BENGALURU, Sept 6 (Reuters) - Gold on Thursday held on to gains from the previous session, when it rose 0.5 percent, as the dollar remained weak amid a looming deadline in the U.S.-China trade conflict.
* Spot gold was up 0.3 percent at $1,199.21 at 0025 GMT.
* U.S. gold futures rose 0.3 percent at $1,204.90 an ounce.
* The dollar index, which measures the greenback against a basket of currencies, was down 0.3 percent at 94.949.
* The greenback slipped on Wednesday after a report that Germany would be ready to accept a less detailed agreement on the UK’s future economic and trade ties with the EU in a bid to get a Brexit deal done. That boosted the pound and the euro.
* Meanwhile, trade concerns continued to keep investors nervous, with a deadline looming in the U.S.-China trade dispute and a refusal by Canada to bow to key U.S. demands in its trade talks with Washington.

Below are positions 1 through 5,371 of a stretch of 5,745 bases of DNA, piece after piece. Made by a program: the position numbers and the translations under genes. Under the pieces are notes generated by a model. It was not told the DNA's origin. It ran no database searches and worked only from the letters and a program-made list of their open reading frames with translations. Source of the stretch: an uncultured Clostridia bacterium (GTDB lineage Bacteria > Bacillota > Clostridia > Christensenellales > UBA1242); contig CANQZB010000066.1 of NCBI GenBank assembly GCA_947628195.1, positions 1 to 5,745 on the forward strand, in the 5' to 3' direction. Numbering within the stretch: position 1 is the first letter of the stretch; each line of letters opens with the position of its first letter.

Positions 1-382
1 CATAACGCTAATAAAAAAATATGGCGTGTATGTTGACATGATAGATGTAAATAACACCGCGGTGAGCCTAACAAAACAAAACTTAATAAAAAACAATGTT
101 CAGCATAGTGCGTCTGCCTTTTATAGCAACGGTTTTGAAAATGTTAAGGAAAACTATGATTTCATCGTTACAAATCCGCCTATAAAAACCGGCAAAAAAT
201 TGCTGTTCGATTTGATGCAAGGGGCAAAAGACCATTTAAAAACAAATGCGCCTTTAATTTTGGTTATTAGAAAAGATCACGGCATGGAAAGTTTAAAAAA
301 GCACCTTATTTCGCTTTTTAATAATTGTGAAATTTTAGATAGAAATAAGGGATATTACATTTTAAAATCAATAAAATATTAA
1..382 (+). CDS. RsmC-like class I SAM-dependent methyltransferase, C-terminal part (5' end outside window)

* The United States and Canada resumed talks about revamping the North American Free Trade Agreement (NAFTA). Canada insisted there was room to salvage the pact despite few signs a deal was close. U.S. President Donald Trump said talks with Canada were coming along.
* Gold has fallen about 8 percent this year amid rising U.S. interest rates, trade disputes and the Turkish currency crisis, with investors parking their money in the dollar.
* Emerging market currencies remained weak, on fears export-oriented economies would be caught in the crossfire of any escalating trade conflict. The MSCI EM Currency Index was down 0.16 percent, after slipping to its lowest since May 2017 earlier in the session.
* The emerging market crisis could boost gold’s appeal as a safe haven asset as people might buy the yellow metal as a hedge against inflation, analysts say.
* Spot gold is expected to be range-bound between $1,160 and $1,238 per ounce over the next four weeks, as suggested by its wave pattern and a projection analysis, according to Reuters technical analyst Wang Tao.
* India’s gold imports more than doubled in August to hit their highest level in 15 months as lower prices prompted manufacturers to replenish inventory for a jewellery exhibition, provisional data from metals consultancy GFMS showed. (Reporting by Nallur Sethuraman in Bengaluru; editing by Richard Pullin)